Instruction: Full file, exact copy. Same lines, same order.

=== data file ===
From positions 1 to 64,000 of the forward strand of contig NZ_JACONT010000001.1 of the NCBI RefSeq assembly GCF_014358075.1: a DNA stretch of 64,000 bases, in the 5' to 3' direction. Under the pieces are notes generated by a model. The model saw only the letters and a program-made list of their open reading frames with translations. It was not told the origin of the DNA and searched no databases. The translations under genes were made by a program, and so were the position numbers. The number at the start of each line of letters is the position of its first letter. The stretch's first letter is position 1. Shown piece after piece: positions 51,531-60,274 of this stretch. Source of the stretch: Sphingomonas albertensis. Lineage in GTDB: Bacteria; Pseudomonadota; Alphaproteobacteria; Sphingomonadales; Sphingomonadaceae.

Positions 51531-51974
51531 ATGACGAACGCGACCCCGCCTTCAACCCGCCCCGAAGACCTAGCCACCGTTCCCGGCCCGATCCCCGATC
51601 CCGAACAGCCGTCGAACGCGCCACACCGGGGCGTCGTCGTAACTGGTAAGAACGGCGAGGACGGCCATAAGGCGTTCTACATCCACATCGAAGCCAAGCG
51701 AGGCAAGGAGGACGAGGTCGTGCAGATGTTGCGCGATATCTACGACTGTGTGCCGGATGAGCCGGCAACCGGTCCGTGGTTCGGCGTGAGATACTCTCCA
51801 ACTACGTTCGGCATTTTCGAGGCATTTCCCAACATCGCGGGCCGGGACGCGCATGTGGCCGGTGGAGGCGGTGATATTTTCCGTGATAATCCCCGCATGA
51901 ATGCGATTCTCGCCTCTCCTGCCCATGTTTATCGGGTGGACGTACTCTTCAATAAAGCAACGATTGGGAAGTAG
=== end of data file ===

From positions 1 to 64,000 of the forward strand of contig NZ_JACONT010000001.1 of the NCBI RefSeq assembly GCF_014358075.1: a DNA stretch of 64,000 bases, in the 5' to 3' direction. Under the pieces are notes generated by a model. The model saw only the letters and a program-made list of their open reading frames with translations. It was not told the origin of the DNA and searched no databases. The translations under genes were made by a program, and so were the position numbers. The number at the start of each line of letters is the position of its first letter. The stretch's first letter is position 1. Shown piece after piece: positions 51,531-60,274 of this stretch. Source of the stretch: Sphingomonas albertensis. Lineage in GTDB: Bacteria; Pseudomonadota; Alphaproteobacteria; Sphingomonadales; Sphingomonadaceae.

Positions 51531-51974
51531 ATGACGAACGCGACCCCGCCTTCAACCCGCCCCGAAGACCTAGCCACCGTTCCCGGCCCGATCCCCGATC
51601 CCGAACAGCCGTCGAACGCGCCACACCGGGGCGTCGTCGTAACTGGTAAGAACGGCGAGGACGGCCATAAGGCGTTCTACATCCACATCGAAGCCAAGCG
51701 AGGCAAGGAGGACGAGGTCGTGCAGATGTTGCGCGATATCTACGACTGTGTGCCGGATGAGCCGGCAACCGGTCCGTGGTTCGGCGTGAGATACTCTCCA
51801 ACTACGTTCGGCATTTTCGAGGCATTTCCCAACATCGCGGGCCGGGACGCGCATGTGGCCGGTGGAGGCGGTGATATTTTCCGTGATAATCCCCGCATGA
51901 ATGCGATTCTCGCCTCTCCTGCCCATGTTTATCGGGTGGACGTACTCTTCAATAAAGCAACGATTGGGAAGTAG